Addiction and the Family

Being a part of a family is unlike any other relationship you ever have in your life. There’s something different about the relationships we have with our siblings and parents, something that we don’t find in other types of relationships. For the most part, we don’t get to choose our family, yet, it is very difficult to escape the “orbit” of your family relationships, even in adult life. Even for those that are estranged from their family, the absence of that family member can still have a very profound impact on areas of their life. When someone in a family unit struggles with addiction, the effects of addiction spread quickly through the family and, without careful attention, can make the addiction both last longer and have more serious consequences.

The interconnectedness of a family system is why treatment professionals say that we treat families in our line of work, rarely individuals. This is fairly obvious in the treatment of adolescents, who, by and large, still live under their parents’ (or parent figures’) roof; however, it is vital in the treatment of adults as well. Rarely do we work with someone who has no contact with or feelings about family. Even if the relationship with a mother, husband, wife, brother, etc. is fractured, creating a plan to progress in that relationship is a major component of treatment. While there is always some individual work to be done on the part of the person in treatment, there is almost always some family work to be done as well. With families, the most common things that we work through are to resolve the immediate consequences of addiction, discover and change the addiction-reinforcing behaviors, and to make meaning out of the addiction itself.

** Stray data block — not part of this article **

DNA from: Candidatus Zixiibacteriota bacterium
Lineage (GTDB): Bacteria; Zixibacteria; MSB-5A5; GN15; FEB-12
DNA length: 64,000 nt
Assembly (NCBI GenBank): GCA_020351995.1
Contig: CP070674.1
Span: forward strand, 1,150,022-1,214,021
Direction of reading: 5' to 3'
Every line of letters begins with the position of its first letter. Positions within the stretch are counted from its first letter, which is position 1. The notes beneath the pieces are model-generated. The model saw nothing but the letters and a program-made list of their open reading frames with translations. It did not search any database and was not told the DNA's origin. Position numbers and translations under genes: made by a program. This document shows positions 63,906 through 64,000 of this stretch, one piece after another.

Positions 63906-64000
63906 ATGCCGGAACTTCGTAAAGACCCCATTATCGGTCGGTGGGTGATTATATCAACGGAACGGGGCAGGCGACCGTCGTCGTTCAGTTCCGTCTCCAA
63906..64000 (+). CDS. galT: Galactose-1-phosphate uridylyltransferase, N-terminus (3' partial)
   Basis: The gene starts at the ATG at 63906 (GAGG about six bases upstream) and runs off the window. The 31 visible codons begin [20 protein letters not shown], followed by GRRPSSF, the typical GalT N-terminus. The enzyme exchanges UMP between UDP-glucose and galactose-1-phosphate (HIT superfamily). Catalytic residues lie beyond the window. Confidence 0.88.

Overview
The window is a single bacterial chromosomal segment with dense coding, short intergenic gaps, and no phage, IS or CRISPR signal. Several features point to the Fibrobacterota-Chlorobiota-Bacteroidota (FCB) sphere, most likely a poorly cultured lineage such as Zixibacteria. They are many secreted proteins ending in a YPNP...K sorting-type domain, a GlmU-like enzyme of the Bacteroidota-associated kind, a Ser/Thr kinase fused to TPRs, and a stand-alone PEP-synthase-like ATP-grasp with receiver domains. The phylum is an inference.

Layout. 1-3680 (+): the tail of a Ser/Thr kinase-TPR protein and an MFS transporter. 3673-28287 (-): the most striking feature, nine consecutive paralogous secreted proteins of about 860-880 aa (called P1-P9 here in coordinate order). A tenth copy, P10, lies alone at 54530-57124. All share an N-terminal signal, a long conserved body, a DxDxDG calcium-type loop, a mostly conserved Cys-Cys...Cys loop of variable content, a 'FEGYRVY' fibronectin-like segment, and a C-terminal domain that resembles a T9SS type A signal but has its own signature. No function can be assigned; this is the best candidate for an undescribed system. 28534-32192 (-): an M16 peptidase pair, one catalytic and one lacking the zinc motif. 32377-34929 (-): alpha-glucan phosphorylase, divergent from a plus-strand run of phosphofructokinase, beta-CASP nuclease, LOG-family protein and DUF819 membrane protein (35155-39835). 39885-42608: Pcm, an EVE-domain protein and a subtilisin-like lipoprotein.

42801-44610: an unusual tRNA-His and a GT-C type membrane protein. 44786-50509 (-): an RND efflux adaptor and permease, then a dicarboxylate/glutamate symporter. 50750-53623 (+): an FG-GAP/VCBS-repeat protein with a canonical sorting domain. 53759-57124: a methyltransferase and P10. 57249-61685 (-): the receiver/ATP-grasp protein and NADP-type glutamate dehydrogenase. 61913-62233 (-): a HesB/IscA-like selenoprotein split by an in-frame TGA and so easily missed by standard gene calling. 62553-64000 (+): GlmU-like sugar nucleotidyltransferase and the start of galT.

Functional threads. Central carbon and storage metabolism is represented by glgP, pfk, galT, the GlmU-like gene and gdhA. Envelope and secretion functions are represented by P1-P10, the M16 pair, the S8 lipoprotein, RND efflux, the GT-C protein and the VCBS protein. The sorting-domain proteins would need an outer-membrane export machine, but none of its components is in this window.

Addiction is a destructive disease, and no one feels the brunt of that destruction more than the immediate family of the person who is struggling with addiction. Perhaps a sudden job loss after a failed drug test has left the entire family on the precipice of financial disaster; maybe a partner has left after too many nights of sleeping alone while the other was out using, or maybe a confrontation about substance use has left an important relationship fractured and in disrepair. Whatever the case may be, a core feature of addiction is self-destruction. Often, as someone begins their journey on recovery, they are recovering from a recent “disaster,” and this disaster also has very real consequences not just for the addict, but their family as well. The family (usually rightly, at this point) does not have any degree of trust in the addict’s ability to move forward in a productive direction and will resist the addict’s involvement in creating a plan to move forward. They may be open to involving the person, but they’ve heard “it’s different this time” one too many times. As difficult as it is, one of my main duties as a clinician at this point in the recovery journey is to help people put aside feelings about past problems and focus on working together in the present situation. I try to empower the person in recovery to take control of some of the things he can handle, and accept that they will have to release control of some of the other things to their family to begin to establish a working relationship. It can be helpful for both parties to view the gain of a working relationship as more valuable than the actual action steps they may take together to solve the problem. Maybe a solution will work better for the family at some expense to the one in recovery—but that’s easier to tolerate if a tangible win from the plan is gaining some of their family’s trust back.